Professor Brian Atwell
A technology 10 years in the making is now set to help tens of millions of people, with the world’s largest chemical company licencing the rights to a world-changing Macquarie University discovery.
Every day, the community of researchers at Macquarie University is working on innovations that could potentially improve human welfare and protect our environment. But how do these technologies progress from an academic hunch all the way to their application in the world?
Enter Macquarie University’s Commercialisation and Innovation team. Their role is to identify and commercialise new technologies developed by our researchers so that business, industry and the community can benefit.
Over a 10-year period, Professor Brian Atwell of the Department of Biological Sciences has worked with former Macquarie PhD student and post-doc, Dr Andrew Scafaro, to isolate a gene from a wild Australian rice that renders plants tolerant to very hot days beyond the mid-30s (which is about three degrees hotter than the optimum for commercial cereal crops). With conservative estimates predicting an average increase in the Earth’s temperature of at least two degrees over the next century, major grain shortages are expected. This innovation will help the world sustain wheat yields through heat waves and general global warming.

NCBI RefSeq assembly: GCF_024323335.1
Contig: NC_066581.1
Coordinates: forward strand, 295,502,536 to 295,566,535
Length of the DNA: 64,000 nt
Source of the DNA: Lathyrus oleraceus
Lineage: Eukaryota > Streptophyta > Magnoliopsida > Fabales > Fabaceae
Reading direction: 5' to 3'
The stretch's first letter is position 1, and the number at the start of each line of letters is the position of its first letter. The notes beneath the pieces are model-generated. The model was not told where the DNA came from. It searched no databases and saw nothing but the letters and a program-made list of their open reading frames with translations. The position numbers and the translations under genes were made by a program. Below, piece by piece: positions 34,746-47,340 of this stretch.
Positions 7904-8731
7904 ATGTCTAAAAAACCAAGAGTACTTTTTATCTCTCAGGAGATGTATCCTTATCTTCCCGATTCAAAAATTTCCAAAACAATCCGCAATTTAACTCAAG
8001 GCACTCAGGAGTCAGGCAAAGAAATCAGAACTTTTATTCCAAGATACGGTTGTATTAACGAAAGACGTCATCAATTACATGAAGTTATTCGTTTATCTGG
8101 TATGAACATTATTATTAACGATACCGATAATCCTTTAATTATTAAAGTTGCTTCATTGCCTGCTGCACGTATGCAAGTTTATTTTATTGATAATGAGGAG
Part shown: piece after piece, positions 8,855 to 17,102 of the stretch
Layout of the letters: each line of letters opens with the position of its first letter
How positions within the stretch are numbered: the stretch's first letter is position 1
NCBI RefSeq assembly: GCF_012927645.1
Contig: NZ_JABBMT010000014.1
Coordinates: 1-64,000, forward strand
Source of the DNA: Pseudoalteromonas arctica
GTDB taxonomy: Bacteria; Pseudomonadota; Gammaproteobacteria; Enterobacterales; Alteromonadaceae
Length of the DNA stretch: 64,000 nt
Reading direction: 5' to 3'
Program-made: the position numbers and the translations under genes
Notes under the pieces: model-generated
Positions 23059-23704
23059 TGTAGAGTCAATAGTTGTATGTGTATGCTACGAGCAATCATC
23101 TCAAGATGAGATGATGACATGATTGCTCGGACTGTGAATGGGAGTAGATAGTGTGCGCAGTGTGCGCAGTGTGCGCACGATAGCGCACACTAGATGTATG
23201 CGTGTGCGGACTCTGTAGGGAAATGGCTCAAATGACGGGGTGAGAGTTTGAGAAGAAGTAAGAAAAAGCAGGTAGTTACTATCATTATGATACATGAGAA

The technology was developed in a team involving international collaborations and supported by colleagues at Bayer CropScience in Belgium. The recent transfer of agreements to the German company BASF – the largest chemical producer in the world – has culminated in a mutual licence agreement with Macquarie University to bring a heat resistant wheat crop to market.
“We’ve spent the last two years negotiating the license for this technology,” notes Anna Grocholsky, Macquarie University’s Director of Commercialisation and Innovation. “Research started with Bayer. Bayer acquired Monsanto and then Bayer CropScience’s wheat business was acquired by BASF.
“Macquarie University has such a strong record for innovation and it’s immensely satisfying to be able to help people like Brian and Andrew translate their incredible efforts into solutions with truly global potential.
“This deal with BASF represents a fantastic team effort from Brian and Andrew, Legal and the Commercialisation and Innovation team.”
With BASF having licensed the rights for wheat, Anna’s team are also working with Professor Atwell and Dr Scafaro to license the technology in other crops and grains, expanding its potential to secure a staple food source for many millions of people.
You can read more about this groundbreaking work in The Lighthouse. For information on this technology, or other new technologies being developed at Macquarie, contact Anna on +61 437 463 317.